Tuesday, 25 March 2014

Completed: Take two men's poloshirts...

...and create two loose-fitting woman's tees!

My friends, and some of you, are expressing surprise that I am still sewing. To tell you the truth, I feel like I'm doing less and less, but I've been due some time off work recently and have chosen to dedicate that time to sewing. Rather than, say, hoovering, or you know, getting organised for the baby coming.

So here are a couple of refashions that I rustled up yesterday afternoon. Each one took probably about an hour and half to complete, and most of that was trying on, adjusting, trying on adjusting, trying on, adjusting. Sorry, I forgot to take "before" pictures, so you'll just have to use your imagination on those.

I've had this tutorial from Cotton and Curls pinned for ages, and I've also had 2 of my husband's polo shirts in my refashion pile for nearly as long. I think I put these off because I was scared of getting them wrong and therefore "wasting" the polos, but then it dawned on me that they would just be going in the bin anyway, so what did it matter.

I made this one first using a Gap polo shirt, in a lovely stable cotton with very little stretch. I particularly love the colours. I'm really really happy with it! I don't know how much longer it will last me, as it's already a little tight over the bump (what can I say, I have a thin husband, so his shirts are not particularly oversized...), but it will work well post-pregnancy. I think my only change was that I didn't curve the bottom. I wanted to, as I think that would be more flattering, but the polo suffers from having twisted side seams as a result of having been cut off-grain. I figured any shaping would make this even more obvious, so I opted to leave the finished hem of the polo. Once less thing to do! I'm not convinced it looks right, but I'm unsure what else to do with it. Any suggestions?

As per Liz's suggestion, I changed the original buttons, which were grey, for something brighter. I had 3 turquoise buttons in my stash and they match perfectly, picking out the smaller turquoise stripe.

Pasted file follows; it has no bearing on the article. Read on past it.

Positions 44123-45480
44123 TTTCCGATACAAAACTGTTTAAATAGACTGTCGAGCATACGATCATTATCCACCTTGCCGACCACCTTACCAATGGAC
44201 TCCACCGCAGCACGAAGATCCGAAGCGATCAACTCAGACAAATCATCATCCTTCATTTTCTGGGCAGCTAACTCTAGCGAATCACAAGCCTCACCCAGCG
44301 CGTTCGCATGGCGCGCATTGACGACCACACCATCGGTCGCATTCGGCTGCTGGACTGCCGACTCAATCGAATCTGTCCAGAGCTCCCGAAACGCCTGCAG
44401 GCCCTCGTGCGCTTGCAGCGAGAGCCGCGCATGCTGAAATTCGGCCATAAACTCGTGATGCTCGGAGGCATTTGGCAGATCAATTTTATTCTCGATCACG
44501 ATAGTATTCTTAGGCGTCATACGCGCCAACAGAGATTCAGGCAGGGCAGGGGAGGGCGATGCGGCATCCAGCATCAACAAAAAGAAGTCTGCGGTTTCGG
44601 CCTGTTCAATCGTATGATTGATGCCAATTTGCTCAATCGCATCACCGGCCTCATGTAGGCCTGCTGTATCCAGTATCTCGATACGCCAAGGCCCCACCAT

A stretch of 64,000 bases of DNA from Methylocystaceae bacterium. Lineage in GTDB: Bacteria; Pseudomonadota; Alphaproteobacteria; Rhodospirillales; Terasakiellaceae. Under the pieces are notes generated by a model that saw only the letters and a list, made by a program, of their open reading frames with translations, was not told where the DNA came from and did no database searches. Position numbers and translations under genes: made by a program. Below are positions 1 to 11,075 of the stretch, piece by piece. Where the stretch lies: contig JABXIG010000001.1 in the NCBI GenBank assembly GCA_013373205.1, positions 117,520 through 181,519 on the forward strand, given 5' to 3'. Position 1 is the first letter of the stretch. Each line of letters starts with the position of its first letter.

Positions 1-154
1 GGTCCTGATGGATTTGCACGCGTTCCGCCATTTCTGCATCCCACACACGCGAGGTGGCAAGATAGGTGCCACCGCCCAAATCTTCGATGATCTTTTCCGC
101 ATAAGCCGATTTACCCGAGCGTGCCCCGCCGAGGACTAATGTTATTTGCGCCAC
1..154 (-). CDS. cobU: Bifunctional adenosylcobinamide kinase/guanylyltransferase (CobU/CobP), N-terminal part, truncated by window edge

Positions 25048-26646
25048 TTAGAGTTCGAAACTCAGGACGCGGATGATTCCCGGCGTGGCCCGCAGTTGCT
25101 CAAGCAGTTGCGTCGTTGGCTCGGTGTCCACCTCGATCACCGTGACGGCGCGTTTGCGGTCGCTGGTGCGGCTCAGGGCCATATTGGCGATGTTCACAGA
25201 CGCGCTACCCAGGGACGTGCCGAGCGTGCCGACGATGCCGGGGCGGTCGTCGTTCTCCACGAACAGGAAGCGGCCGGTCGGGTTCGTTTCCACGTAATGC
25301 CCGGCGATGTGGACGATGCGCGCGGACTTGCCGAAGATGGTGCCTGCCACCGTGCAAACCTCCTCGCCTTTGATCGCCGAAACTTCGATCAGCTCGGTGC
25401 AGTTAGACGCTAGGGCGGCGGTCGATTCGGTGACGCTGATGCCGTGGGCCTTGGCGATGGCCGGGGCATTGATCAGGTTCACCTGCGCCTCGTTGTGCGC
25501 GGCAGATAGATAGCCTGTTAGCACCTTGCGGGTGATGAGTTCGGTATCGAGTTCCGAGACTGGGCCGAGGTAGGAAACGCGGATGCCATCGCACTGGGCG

Some notes on construction
I love Liz's makes but I don't always find her tutorials all that clear. I think she assumes a certain knowledge, and it's probably just her style of writing versus my style of learning. I do know she puts a lot of work into her tutorials, so I don't want to take away from that, however if you are thinking of making this, here are my observations:
  • When cutting the neckline, it's actually easier to first sew up the button placket. Even if you don't plan on adding more buttons, I'd still do this, as it just keeps the neckline more stable.
  • If you plan to change the buttons, remove the old ones before you sew up the placket. It just makes it easier. No pesky buttons in the way of the presser foot!
  • I top stitched the front of the placket closed, and then slip stitched the inside part closed.
  • When top stitching the placket, start from the bottom and work towards the neckline (ensures it all matches up correctly - same principal as when inserting a zip!).
  • It would probably be helpful if you could copy the desired neckline from an existing tee, but if you do, remember to add 1/2 or so seam allowance. If you don't want to copy from an existing tee, start with a small amendment and keep trying it on and trimming a little at a time until you get your desired neckline. Again, remember seam allowance!
  • Similarly if you plan on taking in the sleeves and sides, either copy from an existing garment, adding seam allowance, or do small increments until you are happy. Trying on inside out and pinning helps, although is quite tricky to do under your own arms, and can result in some injuries*
  • When sewing the sleeves, start from the cuff and work towards the "bodice". This ensures your cuffs match up nicely.
  • When sewing the neckline, there will be a LOT of bulk at the placket. Where possible, I trimmed some of this away and my machine still struggled.
  • Liz added additional buttons but didn't say what to do about the lack of buttonholes. I considered making a third buttonhole, even if it was non-functioning, because my buttonholes had contrasting thread, but in the end didn't bother. As I sewed the buttons on with contrasting thread, I don't think it matters too much.
  • My polo had a pocket. I decided to leave this in place, but top stitched the top closed. Having a functional pocket on the back seemed slightly weird.

I loved this so much, I had to make a second, straight away! Talk about instant gratification!

I didn't want 2 tees that were identical in shape, so I drew inspiration from Miss P's recent tutorial, and cut the sleeves off, to make a kimono style sleeve. For this, Portia's tutorial is really comprehensive so I have nothing to add. My drop sleeve isn't quite long enough (again, the curse of the narrow husband), so it kind of sticks out, but you get the idea. I decided to keep the neckline higher on this one. In fact, after removing the collar, I didn't alter the back (original front) neckline at all, and cut the front (original back) neckline to match, widening the neckline as I went to give a kind of bateau neck look.

No buttons yet!